Question: Dear Luise: I was diagnosed with metastasized, ovarian cancer four months ago. I’m 86. There was no sign that anything was wrong until I recently felt some lumps to the left of my middle. My doctor thought they were fatty tumors. They increased in size and he removed them in office surgery, doing a biopsy only because it was required. The rest, as they say, is history. It is inoperable and I have two years, at best. I’ve been on weekly chemo for three months. It’s been bearable. Sometimes I feel like my old self and think this is all a big mistake and sometimes I feel terrible and just want it to be over. I have no family and no religious affiliation. I do believe in God, however. Do you have any suggestions? I read you website regularly and find your advice both interesting and comforting. Never thought I would be sending you a question, but what do we know? Thanks, M.
Answer: Dear M.: Our belief systems seem to be the best point of reference when we are contemplating death. Some believe that when it’s over, it’s over and others believe that another great adventure follows this one. Beyond that…I suppose there are those who fear the former and hope for the later as well as those who slip back and forth between the two concepts.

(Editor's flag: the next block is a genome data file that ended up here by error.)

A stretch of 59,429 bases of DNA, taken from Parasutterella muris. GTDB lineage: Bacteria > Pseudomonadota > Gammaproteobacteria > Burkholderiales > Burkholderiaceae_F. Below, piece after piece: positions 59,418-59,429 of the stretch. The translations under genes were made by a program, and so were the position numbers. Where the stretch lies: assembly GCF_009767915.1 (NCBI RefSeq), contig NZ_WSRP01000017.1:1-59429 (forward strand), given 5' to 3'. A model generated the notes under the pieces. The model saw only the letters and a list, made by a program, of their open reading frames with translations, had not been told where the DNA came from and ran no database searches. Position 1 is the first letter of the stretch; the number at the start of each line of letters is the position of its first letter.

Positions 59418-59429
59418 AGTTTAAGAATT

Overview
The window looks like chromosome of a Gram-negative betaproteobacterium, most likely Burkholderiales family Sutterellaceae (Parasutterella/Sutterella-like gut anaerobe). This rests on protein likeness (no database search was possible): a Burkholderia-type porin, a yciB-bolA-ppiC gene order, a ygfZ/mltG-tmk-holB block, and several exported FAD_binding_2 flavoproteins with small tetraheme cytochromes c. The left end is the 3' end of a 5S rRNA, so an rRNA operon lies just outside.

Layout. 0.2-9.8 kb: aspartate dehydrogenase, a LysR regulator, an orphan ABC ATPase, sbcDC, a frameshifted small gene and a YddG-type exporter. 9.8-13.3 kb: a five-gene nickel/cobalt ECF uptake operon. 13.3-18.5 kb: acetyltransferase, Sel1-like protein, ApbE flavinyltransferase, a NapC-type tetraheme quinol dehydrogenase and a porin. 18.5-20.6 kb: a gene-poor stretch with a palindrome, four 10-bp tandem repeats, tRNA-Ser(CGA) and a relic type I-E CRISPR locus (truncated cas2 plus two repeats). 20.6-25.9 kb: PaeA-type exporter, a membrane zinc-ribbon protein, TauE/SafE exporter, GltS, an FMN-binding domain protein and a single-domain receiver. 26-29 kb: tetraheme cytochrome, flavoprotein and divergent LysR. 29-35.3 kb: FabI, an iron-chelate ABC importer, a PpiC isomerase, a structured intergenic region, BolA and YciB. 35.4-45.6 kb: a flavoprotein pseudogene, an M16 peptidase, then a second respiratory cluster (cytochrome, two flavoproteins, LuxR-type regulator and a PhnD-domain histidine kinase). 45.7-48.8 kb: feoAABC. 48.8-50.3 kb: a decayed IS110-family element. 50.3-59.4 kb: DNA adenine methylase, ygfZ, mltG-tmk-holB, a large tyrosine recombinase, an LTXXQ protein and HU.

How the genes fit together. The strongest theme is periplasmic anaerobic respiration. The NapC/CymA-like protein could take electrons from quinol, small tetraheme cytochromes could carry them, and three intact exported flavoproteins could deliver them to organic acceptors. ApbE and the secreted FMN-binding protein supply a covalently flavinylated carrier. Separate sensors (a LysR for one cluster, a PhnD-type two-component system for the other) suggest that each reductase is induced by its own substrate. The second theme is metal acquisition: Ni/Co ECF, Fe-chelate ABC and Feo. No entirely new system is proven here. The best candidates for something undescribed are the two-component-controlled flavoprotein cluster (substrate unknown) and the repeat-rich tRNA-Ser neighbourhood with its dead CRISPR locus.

It’s never too late to do some research. Have you read Kubler-Ross? Her groundbreaking treatise on the subject is a great place to start. The Tibetan Book on Living and Dying is one I’d also recommend. If you were going to go on an extended trip, you would probably read up on your intended destination, right?
Not having any family can be a bummer but some people, who are in unfortunate circumstances, might tell you it could be seen as a blessing. Whatever it is, you can’t change it, biologically. However, you can look about you to see where a confidant might surface. Do you have a friend you can call, even daily if need be, who will listen to you and who will create the space for you to be however you are at any given moment?
You have already expressed experiencing an emotional roller coaster. Simply put…you need to be consistently and gently heard. That’s what support groups do, as well. Others in the same or similar circumstances listen, share and offer the caring that can lessen isolation and acute or chronic loneliness. Find a sounding board, whether near and dear or professional, and use it to your best advantage.
Ask your doctor for a list of support resources. Be proactive. That’s what I would call your writing to me. It’s an act of reaching out and being open to finding ways to face and get through what lies ahead with as much grace and peace as possible. Blessings, Luise